Series Editors Preface

Concerns about the potential environmental, social and economic impacts of climate change have led to a major international debate over what could and should be done to reduce emissions of greenhouse gases. There is still a scientific debate over the likely scale of climate change, and the complex interactions between human activities and climate systems, but global average temperatures have risen and the cause is almost certainly the observed build up of atmospheric greenhouse gases. In the words of no less than the Governor of California, Arnold Schwarzenegger, 'I say the debate is over. We know the science, we see the threat, and the time for action is now'.

Whatever we now do, there will have to be a lot of social and economic adaptation to climate change - preparing for increased flooding and other climate related problems. However, the more fundamental response is to try to reduce or avoid the human activities that are causing climate change. That means, primarily, trying to reduce or eliminate emission of greenhouse gases from the combustion of fossil fuels. Given that around 80 per cent of the energy used in the world at present comes from these sources, this will be a major technological, economic and political undertaking. It will involve reducing demand for energy (via lifestyle choice changes - and policies enabling such choices to be made), producing and using whatever energy we still need more efficiently (getting more from less) and supplying the reduced amount of energy from non-fossil sources (basically switching over to renewables and/or nuclear power).

Each of these options opens up a range of social, economic and environmental issues. Industrial society and modern consumer cultures have been based on the ever-expanding use of fossil fuels, so the changes required will inevitably be challenging. Perhaps equally inevitable are disagreements and conflicts over the merits and demerits of the various options and in relation to strategies and policies for pursuing them. These conflicts and associated debates sometimes concern technical issues, but there are usually also underlying political and ideological commitments and agendas which shape, or at least colour, the ostensibly technical debates. In particular, at times, technical assertions can be used to buttress specific policy frameworks in ways which subsequently prove to be flawed.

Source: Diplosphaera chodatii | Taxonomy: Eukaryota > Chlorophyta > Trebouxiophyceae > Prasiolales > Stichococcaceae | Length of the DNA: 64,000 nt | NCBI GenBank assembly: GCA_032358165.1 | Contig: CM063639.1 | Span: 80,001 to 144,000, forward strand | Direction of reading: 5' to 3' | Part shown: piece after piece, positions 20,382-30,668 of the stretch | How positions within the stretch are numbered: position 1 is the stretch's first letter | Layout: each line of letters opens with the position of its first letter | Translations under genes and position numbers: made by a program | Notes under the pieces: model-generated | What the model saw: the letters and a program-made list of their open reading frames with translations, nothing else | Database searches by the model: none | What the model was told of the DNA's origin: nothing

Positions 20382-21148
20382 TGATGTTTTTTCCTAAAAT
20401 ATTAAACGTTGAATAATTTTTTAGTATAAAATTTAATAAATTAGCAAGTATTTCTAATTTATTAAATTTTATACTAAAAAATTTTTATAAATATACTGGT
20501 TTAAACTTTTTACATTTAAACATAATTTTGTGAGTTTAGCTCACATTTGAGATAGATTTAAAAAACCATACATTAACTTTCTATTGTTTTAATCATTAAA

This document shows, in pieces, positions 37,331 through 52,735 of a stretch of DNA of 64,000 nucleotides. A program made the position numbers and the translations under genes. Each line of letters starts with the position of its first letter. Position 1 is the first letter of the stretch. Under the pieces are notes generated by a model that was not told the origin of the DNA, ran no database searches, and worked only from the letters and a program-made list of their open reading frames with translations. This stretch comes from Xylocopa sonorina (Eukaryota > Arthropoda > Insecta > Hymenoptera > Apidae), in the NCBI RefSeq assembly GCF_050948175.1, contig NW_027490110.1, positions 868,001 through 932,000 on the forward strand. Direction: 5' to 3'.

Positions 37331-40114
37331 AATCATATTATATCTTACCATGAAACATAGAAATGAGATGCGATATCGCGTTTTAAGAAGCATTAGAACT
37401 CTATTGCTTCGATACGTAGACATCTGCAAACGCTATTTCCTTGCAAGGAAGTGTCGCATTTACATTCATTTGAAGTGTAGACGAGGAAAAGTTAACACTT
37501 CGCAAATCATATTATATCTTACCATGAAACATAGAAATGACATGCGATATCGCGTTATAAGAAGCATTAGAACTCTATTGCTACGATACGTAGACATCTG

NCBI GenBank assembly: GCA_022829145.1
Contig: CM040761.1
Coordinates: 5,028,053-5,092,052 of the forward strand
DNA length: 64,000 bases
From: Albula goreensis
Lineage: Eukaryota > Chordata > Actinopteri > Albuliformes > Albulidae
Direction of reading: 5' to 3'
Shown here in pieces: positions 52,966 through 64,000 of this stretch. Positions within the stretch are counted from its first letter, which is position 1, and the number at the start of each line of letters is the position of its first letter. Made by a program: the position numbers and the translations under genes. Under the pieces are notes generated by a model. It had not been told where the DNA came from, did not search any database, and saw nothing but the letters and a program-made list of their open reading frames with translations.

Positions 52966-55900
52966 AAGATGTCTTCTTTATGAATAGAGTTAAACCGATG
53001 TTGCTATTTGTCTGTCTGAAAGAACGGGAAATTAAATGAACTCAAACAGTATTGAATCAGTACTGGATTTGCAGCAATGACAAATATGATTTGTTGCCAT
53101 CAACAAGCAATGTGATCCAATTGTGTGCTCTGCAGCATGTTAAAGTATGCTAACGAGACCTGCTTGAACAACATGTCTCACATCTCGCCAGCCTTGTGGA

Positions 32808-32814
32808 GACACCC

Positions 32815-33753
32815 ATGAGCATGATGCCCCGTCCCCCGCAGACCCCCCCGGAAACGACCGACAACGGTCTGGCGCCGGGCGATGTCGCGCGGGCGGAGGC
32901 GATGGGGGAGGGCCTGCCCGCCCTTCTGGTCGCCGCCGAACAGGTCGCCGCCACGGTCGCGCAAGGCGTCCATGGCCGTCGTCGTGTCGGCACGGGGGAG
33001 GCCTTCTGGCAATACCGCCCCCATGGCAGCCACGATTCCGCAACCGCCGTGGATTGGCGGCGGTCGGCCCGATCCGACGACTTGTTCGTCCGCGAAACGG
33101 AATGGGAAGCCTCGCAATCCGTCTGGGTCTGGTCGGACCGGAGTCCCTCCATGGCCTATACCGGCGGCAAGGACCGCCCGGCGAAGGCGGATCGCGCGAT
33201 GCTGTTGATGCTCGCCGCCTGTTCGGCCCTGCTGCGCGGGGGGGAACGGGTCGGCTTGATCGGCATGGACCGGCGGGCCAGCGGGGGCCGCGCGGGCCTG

The aim of this series is to provide texts which lay out the technical, environmental and political issues relating to the various proposed policies for responding to climate change. The focus is not primarily on the science of climate change, or on the technological detail, although there will be accounts of the state of the art, to aid assessment of the viability of the various options. However, the main focus is the policy conflicts over which strategy to pursue. The series adopts a critical approach and attempts to identify flaws in emerging policies, propositions and assertions. In particular, it seeks to illuminate counter-intuitive assessments, conclusions and new perspectives. The aim is not simply to map the debates, but to explore their structure, their underlying assumptions and their limitations. Texts are incisive and authoritative sources of critical analysis and commentary, indicating clearly the divergent views that have emerged and also identifying the shortcomings of these views. However, the books do not simply provide an overview, they also offer policy prescriptions.

The present volume is very much in the latter category. It attempts to review the potential for moving to a sustainable energy future by looking critically at the social, political, economic and technological transitions that will be needed, and it offers suggestions as to how such transitions might be managed. It adopts a radical line, challenging existing approaches in many ways. It warns of the dangers of 'lock in' to existing development patterns and technical options, and calls for a more flexible and holistic approach, for example making better use of the opportunities now available from new energy supply and demand management systems. It also looks critically at the various ways in which both markets and public engagement might be harnessed to stimulate and support the development of a sustainable energy supply and demand system.

The range of coverage is wide - it is something of a tour de force of energy policy analysis, covering all the main issues, with contributions from some of the key researchers in the field. However, the focus is clear - from their different perspectives they present a challenging and coherent analysis of ways in which we might respond to climate change in the energy sector.

Part I The Energy Policy Agenda

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Guide to Alternative Fuels

Guide to Alternative Fuels

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